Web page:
4. 4.
    Andersen G, Dahlqvist JR, Vissing CR et al (2017) MRI as outcome measure in facioscapulohumeral muscular dystrophy: 1-year follow-up of 45 patients. J Neurol 264:438–447. CrossRefGoogle Scholar
  5. 5.
    Tasca G, Monforte M, Ottaviani P et al (2016) Magnetic resonance imaging in a large cohort of facioscapulohumeral muscular dystrophy patients: pattern refinement and implications for clinical trials. Ann Neurol. Google Scholar
  6. 6.
    Ferguson MR, Poliachik SL, Budech CB et al (2018) MRI change metrics of facioscapulohumeral muscular dystrophy: stir and T1. Muscle Nerve 57:905–912. CrossRefGoogle Scholar
  7. 7.
    Wang LH, Friedman SD, Shaw D et al (2018) MRI-informed muscle biopsies correlate MRI with pathology and DUX4 target gene expression in FSHD. Hum Mol Genet. Google Scholar
  8. 8.
    Frisullo G, Frusciante R, Nociti V et al (2011) CD8(+) T cells in facioscapulohumeral muscular dystrophy patients with inflammatory features at muscle MRI. J Clin Immunol 31:155–166. CrossRefGoogle Scholar
  9. 9.
    Ma J (2008) Dixon techniques for water and fat imaging. J Magn Reson Imaging JMRI 28:543–558. CrossRefGoogle Scholar
  10. 10.
    Dahlqvist JR, Vissing CR, Hedermann G et al (2017) Fat replacement of paraspinal muscles with aging in healthy adults. Med Sci Sports Exerc 49:595–601. CrossRefGoogle Scholar
  11. 11.
    Janssen BH, Voet NBM, Nabuurs CI et al (2014) Distinct disease phases in muscles of facioscapulohumeral dystrophy patients identified by MR detected fat infiltration. PloS One 9:e85416. CrossRefGoogle Scholar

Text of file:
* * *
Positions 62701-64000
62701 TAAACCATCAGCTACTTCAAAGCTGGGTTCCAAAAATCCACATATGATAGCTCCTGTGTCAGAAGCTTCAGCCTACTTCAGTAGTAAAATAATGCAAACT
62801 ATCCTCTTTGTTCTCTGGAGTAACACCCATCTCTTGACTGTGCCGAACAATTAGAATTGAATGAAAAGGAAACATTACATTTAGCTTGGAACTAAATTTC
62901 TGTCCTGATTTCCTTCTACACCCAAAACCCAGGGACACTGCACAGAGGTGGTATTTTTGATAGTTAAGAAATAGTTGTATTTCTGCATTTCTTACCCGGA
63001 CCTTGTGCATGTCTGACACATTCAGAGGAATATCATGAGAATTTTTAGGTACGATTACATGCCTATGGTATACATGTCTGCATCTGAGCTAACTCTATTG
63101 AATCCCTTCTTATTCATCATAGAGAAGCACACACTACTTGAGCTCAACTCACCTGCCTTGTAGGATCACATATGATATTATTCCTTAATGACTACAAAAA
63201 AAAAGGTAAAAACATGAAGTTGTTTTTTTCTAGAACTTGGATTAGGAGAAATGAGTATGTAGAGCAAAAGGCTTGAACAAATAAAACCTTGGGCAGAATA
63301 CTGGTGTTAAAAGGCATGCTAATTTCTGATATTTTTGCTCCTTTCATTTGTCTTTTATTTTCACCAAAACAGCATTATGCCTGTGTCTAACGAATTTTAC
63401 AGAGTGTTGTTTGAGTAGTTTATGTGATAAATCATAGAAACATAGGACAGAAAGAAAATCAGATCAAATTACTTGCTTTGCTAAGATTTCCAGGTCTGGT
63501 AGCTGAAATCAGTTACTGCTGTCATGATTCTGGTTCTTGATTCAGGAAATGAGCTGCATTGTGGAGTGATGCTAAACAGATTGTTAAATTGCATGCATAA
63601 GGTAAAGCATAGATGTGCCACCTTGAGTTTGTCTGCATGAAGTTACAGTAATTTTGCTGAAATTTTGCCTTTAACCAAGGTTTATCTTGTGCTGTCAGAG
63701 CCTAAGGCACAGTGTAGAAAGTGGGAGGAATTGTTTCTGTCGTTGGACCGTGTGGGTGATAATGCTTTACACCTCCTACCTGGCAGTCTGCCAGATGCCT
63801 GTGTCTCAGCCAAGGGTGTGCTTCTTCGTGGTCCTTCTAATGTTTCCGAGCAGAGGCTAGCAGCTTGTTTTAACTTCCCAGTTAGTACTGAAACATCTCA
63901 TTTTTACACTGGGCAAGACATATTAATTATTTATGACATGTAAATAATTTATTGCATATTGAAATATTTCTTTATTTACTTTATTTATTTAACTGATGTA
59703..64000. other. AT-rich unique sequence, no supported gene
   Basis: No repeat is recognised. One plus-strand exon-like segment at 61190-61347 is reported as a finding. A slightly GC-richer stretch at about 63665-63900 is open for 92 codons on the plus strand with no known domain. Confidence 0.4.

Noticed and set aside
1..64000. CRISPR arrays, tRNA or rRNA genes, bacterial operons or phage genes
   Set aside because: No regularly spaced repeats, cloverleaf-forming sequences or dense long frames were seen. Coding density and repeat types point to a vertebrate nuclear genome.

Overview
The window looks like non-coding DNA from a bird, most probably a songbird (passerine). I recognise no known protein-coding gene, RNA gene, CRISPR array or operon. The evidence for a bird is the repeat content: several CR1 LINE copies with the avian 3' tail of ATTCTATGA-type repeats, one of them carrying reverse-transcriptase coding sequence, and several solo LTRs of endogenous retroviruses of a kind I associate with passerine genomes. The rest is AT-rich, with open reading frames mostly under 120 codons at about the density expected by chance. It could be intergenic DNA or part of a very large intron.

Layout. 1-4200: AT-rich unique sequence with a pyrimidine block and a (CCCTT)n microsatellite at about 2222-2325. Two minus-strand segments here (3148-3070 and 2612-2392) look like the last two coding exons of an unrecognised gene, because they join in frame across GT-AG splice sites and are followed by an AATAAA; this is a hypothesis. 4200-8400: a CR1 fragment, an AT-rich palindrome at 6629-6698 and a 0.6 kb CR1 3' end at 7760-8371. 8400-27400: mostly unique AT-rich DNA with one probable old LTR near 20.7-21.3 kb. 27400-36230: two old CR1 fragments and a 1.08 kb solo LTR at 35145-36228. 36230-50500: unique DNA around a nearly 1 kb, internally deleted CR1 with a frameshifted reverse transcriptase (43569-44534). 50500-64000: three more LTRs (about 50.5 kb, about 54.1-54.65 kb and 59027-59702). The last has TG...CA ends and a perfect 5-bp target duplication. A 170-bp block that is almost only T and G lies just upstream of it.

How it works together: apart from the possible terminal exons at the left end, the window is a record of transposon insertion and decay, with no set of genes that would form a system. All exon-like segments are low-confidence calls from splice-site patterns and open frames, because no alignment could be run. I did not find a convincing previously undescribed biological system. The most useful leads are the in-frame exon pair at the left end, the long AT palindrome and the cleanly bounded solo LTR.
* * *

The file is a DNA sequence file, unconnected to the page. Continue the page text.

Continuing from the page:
12. 12.
    Friedman SD, Poliachik SL, Otto RK et al (2014) Longitudinal features of STIR bright signal in FSHD. Muscle Nerve 49:257–260. CrossRefGoogle Scholar
  13. 13.
    Leung DG, Carrino JA, Wagner KR, Jacobs MA (2015) Whole-body magnetic resonance imaging evaluation of facioscapulohumeral muscular dystrophy. Muscle Nerve 52:512–520. CrossRefGoogle Scholar
  14. 14.
    Lareau-Trudel E, Le Troter A, Ghattas B et al (2015) Muscle quantitative MR imaging and clustering analysis in patients with facioscapulohumeral muscular dystrophy type 1. PloS One 10:e0132717. CrossRefGoogle Scholar
  15. 15.
    Willis TA, Hollingsworth KG, Coombs A et al (2013) Quantitative muscle MRI as an assessment tool for monitoring disease progression in LGMD2I: a multicentre longitudinal study. PloS One 8:e70993. CrossRefGoogle Scholar
  16. 16.
    Kan HE, Scheenen TWJ, Wohlgemuth M et al (2009) Quantitative MR imaging of individual muscle involvement in facioscapulohumeral muscular dystrophy. Neuromuscul Disord NMD 19:357–362. CrossRefGoogle Scholar
  17. 17.
    Tasca G, Pescatori M, Monforte M et al (2012) Different molecular signatures in magnetic resonance imaging-staged facioscapulohumeral muscular dystrophy muscles. PloS One 7:e38779. CrossRefGoogle Scholar
  18. 18.
    Carlier PG, Marty B, Scheidegger O et al (2016) Skeletal muscle quantitative nuclear magnetic resonance imaging and spectroscopy as an outcome measure for clinical trials. J Neuromuscul Dis 3:1–28. CrossRefGoogle Scholar

Copyright information

© Springer-Verlag GmbH Germany, part of Springer Nature 2019

Authors and Affiliations

  1. 1.Section 3342, Department of Neurology, Copenhagen Neuromuscular Center, RigshospitaletCopenhagen UniversityCopenhagenDenmark
  2. 2.Department of Radiology, RigshospitaletCopenhagen UniversityCopenhagenDenmark

Personalised recommendations